While colleges and universities have been lauded for increasing student diversity, these same institutions have failed to achieve any comparable diversity among their faculty. In 2017, of the nation’s full-time, tenure-track and tenured faculty, only 3 percent each were Black men, Black women, Hispanic men, and Hispanic women. Only 6 percent were Asian/Pacific Islander men, 5 percent were Asian/Pacific Islander women, and 1 percent were American Indian/Alaska Native. Why are the numbers so abysmal? In Doing the Right Thing, Marybeth Gasman takes a hard, insightful look at the issues surrounding the recruitment and hiring of faculty of color. Relying on national data and interviews with provosts, deans, and department chairs from sixty major universities, Gasman documents the institutional forces stymieing faculty diversification, and she makes the case for how such deficiencies can and should be rectified.
Even as institutions publicly champion inclusive excellence and the number of doctoral students of color increases, Gasman reveals the entrenched constraints contributing to the faculty status quo. Impediments to progress include the alleged trade-off between quality and diversity, the power of pedigree, the rigidity of academic pipelines, failures of administrative leadership, lack of accountability among administration and faculty, and the opacity and arbitrariness of the recruitment and hiring process. Gasman contends that leaders must acknowledge institutional failures of inclusion, pervasive systemic racism, and biases that restrict people of color from pursuing faculty careers.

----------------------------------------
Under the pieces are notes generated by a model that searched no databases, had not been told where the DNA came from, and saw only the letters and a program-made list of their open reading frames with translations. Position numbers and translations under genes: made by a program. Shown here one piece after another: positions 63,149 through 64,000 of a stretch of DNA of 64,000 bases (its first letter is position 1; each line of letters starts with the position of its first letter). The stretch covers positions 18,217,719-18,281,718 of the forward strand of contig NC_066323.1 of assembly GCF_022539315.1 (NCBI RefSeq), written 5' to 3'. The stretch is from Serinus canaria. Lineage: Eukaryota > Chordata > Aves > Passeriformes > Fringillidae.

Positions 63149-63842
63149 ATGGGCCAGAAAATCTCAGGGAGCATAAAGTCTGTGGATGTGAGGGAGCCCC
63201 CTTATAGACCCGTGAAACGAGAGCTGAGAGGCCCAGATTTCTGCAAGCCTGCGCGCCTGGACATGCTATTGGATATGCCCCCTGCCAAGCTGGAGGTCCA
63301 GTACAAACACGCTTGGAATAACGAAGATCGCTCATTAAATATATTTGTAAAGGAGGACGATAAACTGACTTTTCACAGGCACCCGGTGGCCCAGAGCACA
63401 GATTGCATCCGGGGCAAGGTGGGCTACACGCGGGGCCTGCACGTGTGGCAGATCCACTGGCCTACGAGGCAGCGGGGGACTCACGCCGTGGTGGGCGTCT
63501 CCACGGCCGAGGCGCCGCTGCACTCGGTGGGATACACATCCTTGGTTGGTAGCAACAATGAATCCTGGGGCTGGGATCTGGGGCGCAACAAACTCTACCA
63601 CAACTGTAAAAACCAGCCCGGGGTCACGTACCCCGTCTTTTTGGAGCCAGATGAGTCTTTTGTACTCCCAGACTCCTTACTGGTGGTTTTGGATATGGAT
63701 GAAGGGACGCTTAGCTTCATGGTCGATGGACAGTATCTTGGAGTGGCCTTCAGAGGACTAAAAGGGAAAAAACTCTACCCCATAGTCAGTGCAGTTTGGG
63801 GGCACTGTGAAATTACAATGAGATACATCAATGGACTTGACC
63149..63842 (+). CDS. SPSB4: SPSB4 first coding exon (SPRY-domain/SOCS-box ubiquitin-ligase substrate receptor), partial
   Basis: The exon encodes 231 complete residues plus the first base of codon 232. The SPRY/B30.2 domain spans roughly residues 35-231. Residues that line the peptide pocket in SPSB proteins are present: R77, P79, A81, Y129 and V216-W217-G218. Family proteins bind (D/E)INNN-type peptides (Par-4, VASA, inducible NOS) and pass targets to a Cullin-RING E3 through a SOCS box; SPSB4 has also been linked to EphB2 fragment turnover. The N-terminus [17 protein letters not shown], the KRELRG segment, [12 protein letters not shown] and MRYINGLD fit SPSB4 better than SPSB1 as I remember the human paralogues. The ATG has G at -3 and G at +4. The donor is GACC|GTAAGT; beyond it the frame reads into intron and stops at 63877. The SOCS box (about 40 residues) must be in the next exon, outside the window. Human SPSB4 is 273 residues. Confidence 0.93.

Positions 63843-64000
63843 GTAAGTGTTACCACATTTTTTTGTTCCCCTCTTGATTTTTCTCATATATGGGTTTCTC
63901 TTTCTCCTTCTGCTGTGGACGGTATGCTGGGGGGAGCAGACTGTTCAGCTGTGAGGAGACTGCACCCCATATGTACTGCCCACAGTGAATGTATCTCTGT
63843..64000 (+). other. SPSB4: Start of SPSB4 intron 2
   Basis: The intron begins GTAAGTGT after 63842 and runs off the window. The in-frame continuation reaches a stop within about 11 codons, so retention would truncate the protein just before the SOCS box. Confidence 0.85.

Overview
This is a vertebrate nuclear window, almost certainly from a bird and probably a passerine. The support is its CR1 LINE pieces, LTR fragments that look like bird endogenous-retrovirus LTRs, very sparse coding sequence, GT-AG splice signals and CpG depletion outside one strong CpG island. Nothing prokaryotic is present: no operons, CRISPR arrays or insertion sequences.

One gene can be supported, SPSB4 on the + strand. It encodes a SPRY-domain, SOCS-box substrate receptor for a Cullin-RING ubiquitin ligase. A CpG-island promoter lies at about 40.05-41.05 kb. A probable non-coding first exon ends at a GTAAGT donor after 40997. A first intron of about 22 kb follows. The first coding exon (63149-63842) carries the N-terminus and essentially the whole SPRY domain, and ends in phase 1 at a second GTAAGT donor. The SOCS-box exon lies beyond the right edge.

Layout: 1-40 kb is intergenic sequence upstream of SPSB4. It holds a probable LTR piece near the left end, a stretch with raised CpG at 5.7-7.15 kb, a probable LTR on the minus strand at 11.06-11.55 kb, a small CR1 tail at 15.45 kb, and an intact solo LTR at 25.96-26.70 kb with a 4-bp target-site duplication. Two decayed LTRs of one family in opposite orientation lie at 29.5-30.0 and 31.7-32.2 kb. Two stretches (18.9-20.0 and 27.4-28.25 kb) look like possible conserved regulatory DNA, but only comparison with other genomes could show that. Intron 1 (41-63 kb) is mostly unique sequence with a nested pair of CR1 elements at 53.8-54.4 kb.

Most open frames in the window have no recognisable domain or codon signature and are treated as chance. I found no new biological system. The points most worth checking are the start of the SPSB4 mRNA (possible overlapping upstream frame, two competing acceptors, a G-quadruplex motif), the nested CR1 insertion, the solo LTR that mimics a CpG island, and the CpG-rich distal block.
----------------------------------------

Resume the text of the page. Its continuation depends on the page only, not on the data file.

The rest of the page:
Recognizing that individuals from all backgrounds are essential to the creation and teaching of knowledge, Doing the Right Thing puts forth a concrete call for colleges and universities to take action and do better.
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